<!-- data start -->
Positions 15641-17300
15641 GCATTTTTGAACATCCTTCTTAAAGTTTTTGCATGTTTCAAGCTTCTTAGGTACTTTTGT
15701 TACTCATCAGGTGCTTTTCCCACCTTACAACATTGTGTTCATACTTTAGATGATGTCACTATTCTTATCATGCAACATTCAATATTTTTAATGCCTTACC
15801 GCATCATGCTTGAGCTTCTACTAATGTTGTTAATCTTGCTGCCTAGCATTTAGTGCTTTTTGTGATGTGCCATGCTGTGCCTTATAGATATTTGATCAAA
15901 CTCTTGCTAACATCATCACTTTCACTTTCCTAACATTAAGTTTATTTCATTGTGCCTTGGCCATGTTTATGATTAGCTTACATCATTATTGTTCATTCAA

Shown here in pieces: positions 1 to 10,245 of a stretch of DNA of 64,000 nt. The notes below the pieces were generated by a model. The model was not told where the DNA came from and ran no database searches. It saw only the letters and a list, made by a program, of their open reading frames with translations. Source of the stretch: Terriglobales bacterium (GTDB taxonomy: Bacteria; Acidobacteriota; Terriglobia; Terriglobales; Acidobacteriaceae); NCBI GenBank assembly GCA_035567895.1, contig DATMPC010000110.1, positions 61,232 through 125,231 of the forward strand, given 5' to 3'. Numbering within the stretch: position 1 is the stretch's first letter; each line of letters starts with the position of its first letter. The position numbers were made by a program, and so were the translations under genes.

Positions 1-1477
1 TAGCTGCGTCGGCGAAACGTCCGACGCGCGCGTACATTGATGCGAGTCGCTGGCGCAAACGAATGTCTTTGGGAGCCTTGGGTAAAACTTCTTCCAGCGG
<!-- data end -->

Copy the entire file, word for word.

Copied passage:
Positions 15641-17300
15641 GCATTTTTGAACATCCTTCTTAAAGTTTTTGCATGTTTCAAGCTTCTTAGGTACTTTTGT
15701 TACTCATCAGGTGCTTTTCCCACCTTACAACATTGTGTTCATACTTTAGATGATGTCACTATTCTTATCATGCAACATTCAATATTTTTAATGCCTTACC
15801 GCATCATGCTTGAGCTTCTACTAATGTTGTTAATCTTGCTGCCTAGCATTTAGTGCTTTTTGTGATGTGCCATGCTGTGCCTTATAGATATTTGATCAAA
15901 CTCTTGCTAACATCATCACTTTCACTTTCCTAACATTAAGTTTATTTCATTGTGCCTTGGCCATGTTTATGATTAGCTTACATCATTATTGTTCATTCAA

Shown here in pieces: positions 1 to 10,245 of a stretch of DNA of 64,000 nt. The notes below the pieces were generated by a model. The model was not told where the DNA came from and ran no database searches. It saw only the letters and a list, made by a program, of their open reading frames with translations. Source of the stretch: Terriglobales bacterium (GTDB taxonomy: Bacteria; Acidobacteriota; Terriglobia; Terriglobales; Acidobacteriaceae); NCBI GenBank assembly GCA_035567895.1, contig DATMPC010000110.1, positions 61,232 through 125,231 of the forward strand, given 5' to 3'. Numbering within the stretch: position 1 is the stretch's first letter; each line of letters starts with the position of its first letter. The position numbers were made by a program, and so were the translations under genes.

Positions 1-1477
1 TAGCTGCGTCGGCGAAACGTCCGACGCGCGCGTACATTGATGCGAGTCGCTGGCGCAAACGAATGTCTTTGGGAGCCTTGGGTAAAACTTCTTCCAGCGG